The Influences of Strain Rate on Mechanical Properties and Deformation Mechanisms of High-Mn and Medium-Mn TWIP-TRIP Steels
Benzing, Jake Tyler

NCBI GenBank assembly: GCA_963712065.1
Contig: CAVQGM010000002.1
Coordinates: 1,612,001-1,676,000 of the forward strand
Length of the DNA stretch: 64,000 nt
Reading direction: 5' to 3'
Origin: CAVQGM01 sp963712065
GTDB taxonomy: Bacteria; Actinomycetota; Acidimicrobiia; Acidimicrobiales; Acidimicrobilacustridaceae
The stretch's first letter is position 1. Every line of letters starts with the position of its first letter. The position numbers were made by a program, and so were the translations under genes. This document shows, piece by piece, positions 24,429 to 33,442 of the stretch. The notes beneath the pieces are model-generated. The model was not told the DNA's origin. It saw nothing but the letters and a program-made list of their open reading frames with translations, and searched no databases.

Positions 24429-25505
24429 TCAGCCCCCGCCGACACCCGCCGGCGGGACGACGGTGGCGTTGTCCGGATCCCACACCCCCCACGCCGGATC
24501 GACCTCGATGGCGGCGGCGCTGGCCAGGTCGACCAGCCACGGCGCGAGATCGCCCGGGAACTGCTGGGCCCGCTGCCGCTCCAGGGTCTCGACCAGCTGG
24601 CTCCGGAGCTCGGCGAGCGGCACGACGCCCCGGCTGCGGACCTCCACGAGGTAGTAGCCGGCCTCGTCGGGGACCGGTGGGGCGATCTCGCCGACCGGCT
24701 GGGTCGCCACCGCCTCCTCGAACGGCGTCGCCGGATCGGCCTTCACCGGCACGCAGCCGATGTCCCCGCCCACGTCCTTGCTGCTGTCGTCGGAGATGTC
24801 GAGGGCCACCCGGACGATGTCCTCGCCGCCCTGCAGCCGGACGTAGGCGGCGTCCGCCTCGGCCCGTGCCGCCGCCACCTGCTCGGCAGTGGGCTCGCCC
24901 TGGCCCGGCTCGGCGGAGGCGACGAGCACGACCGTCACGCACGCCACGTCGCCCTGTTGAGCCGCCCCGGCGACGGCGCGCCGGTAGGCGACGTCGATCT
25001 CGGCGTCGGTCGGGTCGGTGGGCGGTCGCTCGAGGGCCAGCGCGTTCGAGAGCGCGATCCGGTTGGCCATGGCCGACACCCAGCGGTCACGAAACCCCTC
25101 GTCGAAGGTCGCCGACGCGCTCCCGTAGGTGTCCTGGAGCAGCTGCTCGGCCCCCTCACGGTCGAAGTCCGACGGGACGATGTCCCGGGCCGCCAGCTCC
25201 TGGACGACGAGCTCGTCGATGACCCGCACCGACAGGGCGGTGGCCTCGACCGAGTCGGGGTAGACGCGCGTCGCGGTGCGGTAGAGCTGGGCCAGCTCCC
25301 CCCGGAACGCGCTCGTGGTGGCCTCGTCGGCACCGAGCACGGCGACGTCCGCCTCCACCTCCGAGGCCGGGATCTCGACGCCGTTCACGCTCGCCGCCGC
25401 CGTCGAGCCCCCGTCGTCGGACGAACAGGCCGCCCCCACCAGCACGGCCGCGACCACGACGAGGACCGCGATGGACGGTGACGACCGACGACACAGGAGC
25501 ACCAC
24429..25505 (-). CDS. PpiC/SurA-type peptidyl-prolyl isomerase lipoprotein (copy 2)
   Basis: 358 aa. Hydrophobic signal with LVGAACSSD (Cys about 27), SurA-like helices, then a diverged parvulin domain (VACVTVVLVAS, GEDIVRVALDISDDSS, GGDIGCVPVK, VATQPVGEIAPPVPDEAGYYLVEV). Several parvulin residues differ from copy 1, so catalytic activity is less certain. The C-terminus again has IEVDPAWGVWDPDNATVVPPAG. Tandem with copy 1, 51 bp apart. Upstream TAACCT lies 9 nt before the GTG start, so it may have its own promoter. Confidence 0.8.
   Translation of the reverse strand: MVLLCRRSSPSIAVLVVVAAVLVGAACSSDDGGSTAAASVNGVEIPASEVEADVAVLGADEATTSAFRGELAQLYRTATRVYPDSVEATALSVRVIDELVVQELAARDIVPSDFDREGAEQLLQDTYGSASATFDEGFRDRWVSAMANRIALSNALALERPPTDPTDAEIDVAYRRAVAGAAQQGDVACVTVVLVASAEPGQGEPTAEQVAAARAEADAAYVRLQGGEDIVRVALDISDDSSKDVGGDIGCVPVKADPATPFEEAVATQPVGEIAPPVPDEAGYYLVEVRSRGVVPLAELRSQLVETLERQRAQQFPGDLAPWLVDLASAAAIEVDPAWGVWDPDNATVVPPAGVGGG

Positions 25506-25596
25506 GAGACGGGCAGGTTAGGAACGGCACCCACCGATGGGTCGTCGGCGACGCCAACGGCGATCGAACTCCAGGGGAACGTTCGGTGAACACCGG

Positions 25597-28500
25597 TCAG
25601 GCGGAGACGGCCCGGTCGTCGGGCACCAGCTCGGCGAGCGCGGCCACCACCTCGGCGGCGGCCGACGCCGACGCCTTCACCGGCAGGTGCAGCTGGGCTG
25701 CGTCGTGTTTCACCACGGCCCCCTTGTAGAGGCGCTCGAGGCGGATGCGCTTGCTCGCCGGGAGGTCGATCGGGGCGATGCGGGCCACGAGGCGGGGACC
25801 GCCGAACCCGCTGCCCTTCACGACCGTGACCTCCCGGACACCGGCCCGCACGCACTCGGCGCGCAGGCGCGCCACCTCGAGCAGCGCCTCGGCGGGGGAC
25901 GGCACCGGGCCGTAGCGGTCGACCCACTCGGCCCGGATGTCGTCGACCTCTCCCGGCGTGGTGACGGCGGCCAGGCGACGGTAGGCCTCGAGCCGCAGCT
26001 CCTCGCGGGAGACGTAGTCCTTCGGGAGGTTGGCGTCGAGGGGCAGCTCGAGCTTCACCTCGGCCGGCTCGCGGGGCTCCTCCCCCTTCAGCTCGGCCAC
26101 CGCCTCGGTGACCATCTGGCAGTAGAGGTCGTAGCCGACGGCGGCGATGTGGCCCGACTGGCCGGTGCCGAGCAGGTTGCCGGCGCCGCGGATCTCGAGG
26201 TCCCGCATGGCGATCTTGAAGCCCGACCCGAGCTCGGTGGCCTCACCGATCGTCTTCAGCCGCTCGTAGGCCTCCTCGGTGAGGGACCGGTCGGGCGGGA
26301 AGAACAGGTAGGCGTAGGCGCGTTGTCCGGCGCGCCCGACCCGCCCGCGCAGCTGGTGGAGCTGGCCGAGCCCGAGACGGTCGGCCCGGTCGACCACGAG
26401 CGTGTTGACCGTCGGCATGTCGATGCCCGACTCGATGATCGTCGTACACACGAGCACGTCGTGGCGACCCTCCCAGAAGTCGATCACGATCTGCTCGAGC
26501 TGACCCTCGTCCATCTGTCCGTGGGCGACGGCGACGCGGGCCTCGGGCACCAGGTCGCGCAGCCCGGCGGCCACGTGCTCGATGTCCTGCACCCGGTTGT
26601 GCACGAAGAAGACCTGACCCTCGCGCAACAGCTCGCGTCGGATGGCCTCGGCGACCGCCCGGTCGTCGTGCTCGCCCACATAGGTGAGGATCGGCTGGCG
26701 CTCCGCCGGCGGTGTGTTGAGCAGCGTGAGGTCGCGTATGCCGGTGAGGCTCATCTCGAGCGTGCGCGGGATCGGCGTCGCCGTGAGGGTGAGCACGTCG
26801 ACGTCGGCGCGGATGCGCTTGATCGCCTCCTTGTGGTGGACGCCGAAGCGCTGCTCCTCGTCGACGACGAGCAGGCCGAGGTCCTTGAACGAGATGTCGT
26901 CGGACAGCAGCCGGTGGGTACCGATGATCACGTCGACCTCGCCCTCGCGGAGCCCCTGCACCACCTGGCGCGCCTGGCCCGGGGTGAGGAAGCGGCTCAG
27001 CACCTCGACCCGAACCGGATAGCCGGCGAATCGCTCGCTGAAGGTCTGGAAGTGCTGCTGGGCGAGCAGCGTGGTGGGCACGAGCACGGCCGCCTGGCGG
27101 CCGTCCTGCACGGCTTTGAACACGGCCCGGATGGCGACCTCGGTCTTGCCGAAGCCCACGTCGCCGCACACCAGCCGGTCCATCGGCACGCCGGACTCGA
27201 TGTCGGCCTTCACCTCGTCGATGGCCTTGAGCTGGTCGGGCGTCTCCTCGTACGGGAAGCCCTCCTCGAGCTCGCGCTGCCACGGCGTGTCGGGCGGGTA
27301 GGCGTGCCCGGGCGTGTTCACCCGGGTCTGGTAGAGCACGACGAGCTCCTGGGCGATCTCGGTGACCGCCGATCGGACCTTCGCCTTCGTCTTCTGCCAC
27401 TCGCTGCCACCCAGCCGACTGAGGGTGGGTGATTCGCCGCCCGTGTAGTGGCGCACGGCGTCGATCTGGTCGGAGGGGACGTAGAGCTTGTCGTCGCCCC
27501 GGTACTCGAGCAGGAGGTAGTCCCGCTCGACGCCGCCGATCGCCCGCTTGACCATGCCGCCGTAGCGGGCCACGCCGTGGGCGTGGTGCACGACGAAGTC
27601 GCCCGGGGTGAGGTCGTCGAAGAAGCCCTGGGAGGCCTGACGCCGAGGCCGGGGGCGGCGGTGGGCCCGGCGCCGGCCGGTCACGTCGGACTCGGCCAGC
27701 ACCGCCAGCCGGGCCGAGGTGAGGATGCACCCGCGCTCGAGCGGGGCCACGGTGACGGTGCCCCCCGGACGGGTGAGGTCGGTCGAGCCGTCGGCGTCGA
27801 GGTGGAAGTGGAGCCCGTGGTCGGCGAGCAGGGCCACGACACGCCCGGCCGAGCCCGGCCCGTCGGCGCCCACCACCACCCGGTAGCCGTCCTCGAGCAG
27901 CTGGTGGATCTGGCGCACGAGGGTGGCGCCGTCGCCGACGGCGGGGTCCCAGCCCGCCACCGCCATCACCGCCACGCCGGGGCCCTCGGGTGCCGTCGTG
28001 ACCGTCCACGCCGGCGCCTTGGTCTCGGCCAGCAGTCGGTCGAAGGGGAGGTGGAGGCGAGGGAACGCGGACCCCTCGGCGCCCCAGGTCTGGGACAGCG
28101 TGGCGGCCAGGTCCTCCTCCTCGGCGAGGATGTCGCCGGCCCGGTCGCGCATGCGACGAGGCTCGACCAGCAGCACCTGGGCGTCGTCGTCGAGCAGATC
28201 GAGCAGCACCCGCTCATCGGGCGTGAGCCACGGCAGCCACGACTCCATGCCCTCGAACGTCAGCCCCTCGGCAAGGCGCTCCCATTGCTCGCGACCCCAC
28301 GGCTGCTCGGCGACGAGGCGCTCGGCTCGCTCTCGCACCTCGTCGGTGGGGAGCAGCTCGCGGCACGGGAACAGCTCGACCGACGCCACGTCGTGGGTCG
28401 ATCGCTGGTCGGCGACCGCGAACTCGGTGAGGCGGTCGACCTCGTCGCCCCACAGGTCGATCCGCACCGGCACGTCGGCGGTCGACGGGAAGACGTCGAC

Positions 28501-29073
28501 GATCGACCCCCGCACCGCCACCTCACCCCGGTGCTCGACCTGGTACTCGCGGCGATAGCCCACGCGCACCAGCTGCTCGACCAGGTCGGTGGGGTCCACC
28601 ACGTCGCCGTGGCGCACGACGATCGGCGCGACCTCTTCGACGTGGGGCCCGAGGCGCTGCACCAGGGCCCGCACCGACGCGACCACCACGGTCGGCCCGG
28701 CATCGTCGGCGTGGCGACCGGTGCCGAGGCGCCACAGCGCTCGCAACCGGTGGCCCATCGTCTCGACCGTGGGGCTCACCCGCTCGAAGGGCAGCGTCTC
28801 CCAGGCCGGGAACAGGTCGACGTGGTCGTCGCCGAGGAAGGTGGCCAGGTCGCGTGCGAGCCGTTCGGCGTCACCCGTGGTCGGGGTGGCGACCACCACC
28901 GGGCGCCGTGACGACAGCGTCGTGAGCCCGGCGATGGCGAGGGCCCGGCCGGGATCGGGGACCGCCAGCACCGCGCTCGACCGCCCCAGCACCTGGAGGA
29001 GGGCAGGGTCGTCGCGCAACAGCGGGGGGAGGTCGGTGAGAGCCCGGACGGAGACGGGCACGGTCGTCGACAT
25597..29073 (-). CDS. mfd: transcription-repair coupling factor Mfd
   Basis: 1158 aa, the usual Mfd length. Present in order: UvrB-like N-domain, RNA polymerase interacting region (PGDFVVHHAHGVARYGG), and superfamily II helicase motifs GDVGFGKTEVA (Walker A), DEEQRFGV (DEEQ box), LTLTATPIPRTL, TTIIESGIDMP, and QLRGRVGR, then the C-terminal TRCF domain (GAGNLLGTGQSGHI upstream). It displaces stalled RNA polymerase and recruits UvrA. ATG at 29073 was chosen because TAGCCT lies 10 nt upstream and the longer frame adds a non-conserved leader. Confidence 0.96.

High strain rates are investigated to better understand the behavior of advanced high strength steels (AHSS) in environments that simulate forming operations of complex automotive parts. The effects of quasi-static and dynamic strain rates (10-4 – 103 /s) on mechanical properties and deformation mechanisms were studied in single-phase high-Mn and multi-phase medium-Mn twinning and transformation-induced plasticity (TWIP-TRIP) steels. During medium-Mn alloy design, the stacking fault energy (SFE) of the austenite, (a minority phase in the multi-phase steel), was tuned to match the SFE of the high-Mn austenitic steel to better understand how microstructural differences may affect high strain rate behavior. High frame rate thermal imaging was used to measure the increase in tensile specimen temperature in situ, which allowed for the prediction of increase in SFE, based on a thermodynamic model. High strain rate tests were also interrupted and advanced characterization techniques, mostly based in electron microscopy, were used to quantify minor differences among all observed deformation mechanisms. All steels designed and investigated in this work exhibited an increase in yield and ultimate tensile strengths with increasing strain rate and are stronger than first generation AHSS, which improves the likelihood for implementing next generation AHSS into automotive bodies.